One of the many ways the New Orleans dining scene has changed in the last few years is that we now have excellent bread. When I was a wee bairn, bread was either very white and very soft or “French,” (at least as we understand the term when applied to bread here.) I’m not saying there’s anything wrong with Leidenheimer’s, Reising’s or Binder’s, but these days you can find a baguette in New Orleans that’s damn near as good as you can France.

My wife and I have many things in common. We are witty, erudite and oddly beautiful, and we both love good bread. We also sometimes run a bit short on lucre towards the end of the month, and for the last year or so have been enjoying lunch at home a few days each week. If my beloved had her way, we’d eat bread, cheese and a little cured meat each time. I don’t put up much of a fight; though I do like to throw a few pickles and olives into the mix. 

The whole thing would be wasted without good bread, though. I know some people have given up on bread, pasta and starches generally. I pity those people. It may be true that abstaining from wheat is healthier, but “healthier” has to be understood in the context of one’s overall health, including mental. I do not think I would enjoy my new, healthy lifestyle if it meant foregoing pasta, bread, potatoes and God forbid, rice.

That was a long-winded introduction to a relatively short piece about the newest Besh Restaurant Group operation, Willa Jean.

The gist on Willa Jean is that it is a joint venture between chefs Kelly Fields and Lisa White, both pastry chefs with the Besh Restaurant Group. (Chef Fields is the Group’s executive pastry chef, and chef White has been doing bang-up work at Domenica and Pizza Domenica). Chef Besh, of course, is also involved, and that should surprise no-one, because he’s a savvy enough businessman to know that the best way to keep talented folks in the fold is to give them room to grow.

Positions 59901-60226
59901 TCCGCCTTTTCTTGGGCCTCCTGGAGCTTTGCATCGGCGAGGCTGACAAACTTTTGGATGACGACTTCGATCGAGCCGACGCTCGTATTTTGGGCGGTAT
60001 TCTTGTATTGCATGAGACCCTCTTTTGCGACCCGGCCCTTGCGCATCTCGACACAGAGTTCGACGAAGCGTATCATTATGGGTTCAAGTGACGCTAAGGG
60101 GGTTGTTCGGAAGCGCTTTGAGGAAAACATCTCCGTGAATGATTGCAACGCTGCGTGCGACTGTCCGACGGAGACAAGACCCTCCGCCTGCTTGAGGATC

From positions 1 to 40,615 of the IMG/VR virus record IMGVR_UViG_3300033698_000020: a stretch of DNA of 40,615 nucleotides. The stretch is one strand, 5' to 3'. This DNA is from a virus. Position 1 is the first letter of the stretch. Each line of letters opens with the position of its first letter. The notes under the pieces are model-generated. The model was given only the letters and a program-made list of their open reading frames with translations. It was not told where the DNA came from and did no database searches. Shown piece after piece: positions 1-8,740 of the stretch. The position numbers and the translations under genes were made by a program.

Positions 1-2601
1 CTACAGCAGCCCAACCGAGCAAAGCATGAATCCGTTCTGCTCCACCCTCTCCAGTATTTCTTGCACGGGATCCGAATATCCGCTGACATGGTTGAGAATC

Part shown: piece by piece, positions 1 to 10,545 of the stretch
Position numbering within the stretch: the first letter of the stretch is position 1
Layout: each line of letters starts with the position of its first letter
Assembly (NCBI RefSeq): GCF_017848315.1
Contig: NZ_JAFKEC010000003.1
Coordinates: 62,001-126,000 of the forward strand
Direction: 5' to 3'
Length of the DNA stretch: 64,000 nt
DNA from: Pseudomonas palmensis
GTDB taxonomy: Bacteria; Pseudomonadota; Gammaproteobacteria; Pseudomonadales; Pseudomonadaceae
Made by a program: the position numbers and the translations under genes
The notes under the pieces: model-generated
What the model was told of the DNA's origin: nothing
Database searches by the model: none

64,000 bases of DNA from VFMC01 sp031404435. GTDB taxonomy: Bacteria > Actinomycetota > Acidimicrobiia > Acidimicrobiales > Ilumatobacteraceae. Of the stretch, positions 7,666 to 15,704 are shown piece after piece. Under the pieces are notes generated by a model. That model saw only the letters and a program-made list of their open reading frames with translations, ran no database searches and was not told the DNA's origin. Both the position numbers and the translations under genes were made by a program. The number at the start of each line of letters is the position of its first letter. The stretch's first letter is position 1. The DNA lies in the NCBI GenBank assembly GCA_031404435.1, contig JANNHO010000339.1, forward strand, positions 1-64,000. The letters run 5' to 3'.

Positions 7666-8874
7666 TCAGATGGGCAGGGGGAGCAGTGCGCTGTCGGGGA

When I heard about Willa Jean, I suppose I assumed the place would be a glorified coffee shop, with pastries and maybe a few sandwiches. That’s far from the case; there’s coffee (Intelligentsia, which I gather means something to people who know something about coffee), yes, and there are pastries, desserts and sandwiches. But there are also cocktails, and corn and crab fritters with a crab boil aioli that comes out of a soda siphon and is delicious.

There are pickled shrimp that are served with pickled vegetables, gribiche sauce (think the best tartar sauce you’ve ever tasted) and, reportedly, crackers. I didn’t realize until I had eaten most of the dish that I hadn’t gotten the crackers. I was still thinking about the fritters.

This is the sort of place where you see the menu and think, “eventually, I’ll end up trying all of this.” Maybe that’s just me; I don’t know. I do tend to have that reaction from time to time. But look at the lunch/dinner menu (Go here and click on “Dinner & Supper, Y’all”) and tell me which of the appetizers you wouldn’t order. There’s only one in that category for me. I have not yet tried the pigs in a blanket, or the pimento cheese, or the grilled okra. The operative word in the preceding sentence is “yet.” I’ll let someone else order the “crostini party,” because I’m a serious man, and have no truck with whimsical names.

I’m also not a huge fan of sandwiches at restaurants, on the theory that I can generally do better at home. There are exceptions; banh mi, most of the menu at The Sammich, and anyplace that serves either a lobster roll or, more relevantly to this article, a crab roll such as made at Willa Jean.

There are other sandwiches, and 4 entrees, and you can follow the link to the menu just as easily as you followed the link here. What you want to know is how the food is, and I’m not really in a position to tell you any more than I have about that. All I an say is that the plates I’ve seen have looked good, the place has been moderately full but not packed, and based on what I’ve tasted (I am still thinking about the crab fritters) I’ll eventually be able to tell you first-hand about most of the menu.

One final comment; I have now walked twice from my office at Poydras and Camp to Willa Jean. This is not a long walk, admittedly, but that walk was undertaken around noon, with a heat index somewhere between 105 and “Gehenna.” I look forward to making the trip in cooler times, but in all likelihood I’ll be back before then.

Willa Jean is located in the “South Market District,” or “SOMAD,” a portmanteau I have possibly just invented, at 611 O’Keefe Avenue, and is open daily from 7 a.m. to 9 p.m., (10 p.m. on Friday and Saturday). The phone number is 509 7334.